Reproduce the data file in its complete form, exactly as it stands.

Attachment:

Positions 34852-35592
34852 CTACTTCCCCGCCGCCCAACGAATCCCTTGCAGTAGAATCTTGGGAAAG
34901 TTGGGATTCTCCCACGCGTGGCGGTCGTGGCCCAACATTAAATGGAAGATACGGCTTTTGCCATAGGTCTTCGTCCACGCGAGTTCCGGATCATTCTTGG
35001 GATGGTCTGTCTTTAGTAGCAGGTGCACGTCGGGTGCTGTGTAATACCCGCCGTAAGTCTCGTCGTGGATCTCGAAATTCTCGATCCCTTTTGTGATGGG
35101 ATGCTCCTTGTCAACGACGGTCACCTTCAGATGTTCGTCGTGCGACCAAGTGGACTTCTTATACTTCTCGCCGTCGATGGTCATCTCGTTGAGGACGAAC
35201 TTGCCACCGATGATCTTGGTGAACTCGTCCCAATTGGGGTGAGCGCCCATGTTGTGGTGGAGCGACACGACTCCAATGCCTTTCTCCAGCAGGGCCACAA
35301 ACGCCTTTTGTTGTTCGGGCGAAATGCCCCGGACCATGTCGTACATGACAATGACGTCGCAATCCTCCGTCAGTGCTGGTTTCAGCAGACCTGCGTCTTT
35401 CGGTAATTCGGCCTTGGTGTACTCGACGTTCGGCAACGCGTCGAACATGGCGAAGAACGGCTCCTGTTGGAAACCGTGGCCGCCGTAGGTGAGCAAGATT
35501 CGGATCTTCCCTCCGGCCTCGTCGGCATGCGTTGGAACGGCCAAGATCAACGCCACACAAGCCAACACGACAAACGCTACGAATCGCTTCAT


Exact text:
Positions 34852-35592
34852 CTACTTCCCCGCCGCCCAACGAATCCCTTGCAGTAGAATCTTGGGAAAG
34901 TTGGGATTCTCCCACGCGTGGCGGTCGTGGCCCAACATTAAATGGAAGATACGGCTTTTGCCATAGGTCTTCGTCCACGCGAGTTCCGGATCATTCTTGG
35001 GATGGTCTGTCTTTAGTAGCAGGTGCACGTCGGGTGCTGTGTAATACCCGCCGTAAGTCTCGTCGTGGATCTCGAAATTCTCGATCCCTTTTGTGATGGG
35101 ATGCTCCTTGTCAACGACGGTCACCTTCAGATGTTCGTCGTGCGACCAAGTGGACTTCTTATACTTCTCGCCGTCGATGGTCATCTCGTTGAGGACGAAC
35201 TTGCCACCGATGATCTTGGTGAACTCGTCCCAATTGGGGTGAGCGCCCATGTTGTGGTGGAGCGACACGACTCCAATGCCTTTCTCCAGCAGGGCCACAA
35301 ACGCCTTTTGTTGTTCGGGCGAAATGCCCCGGACCATGTCGTACATGACAATGACGTCGCAATCCTCCGTCAGTGCTGGTTTCAGCAGACCTGCGTCTTT
35401 CGGTAATTCGGCCTTGGTGTACTCGACGTTCGGCAACGCGTCGAACATGGCGAAGAACGGCTCCTGTTGGAAACCGTGGCCGCCGTAGGTGAGCAAGATT
35501 CGGATCTTCCCTCCGGCCTCGTCGGCATGCGTTGGAACGGCCAAGATCAACGCCACACAAGCCAACACGACAAACGCTACGAATCGCTTCAT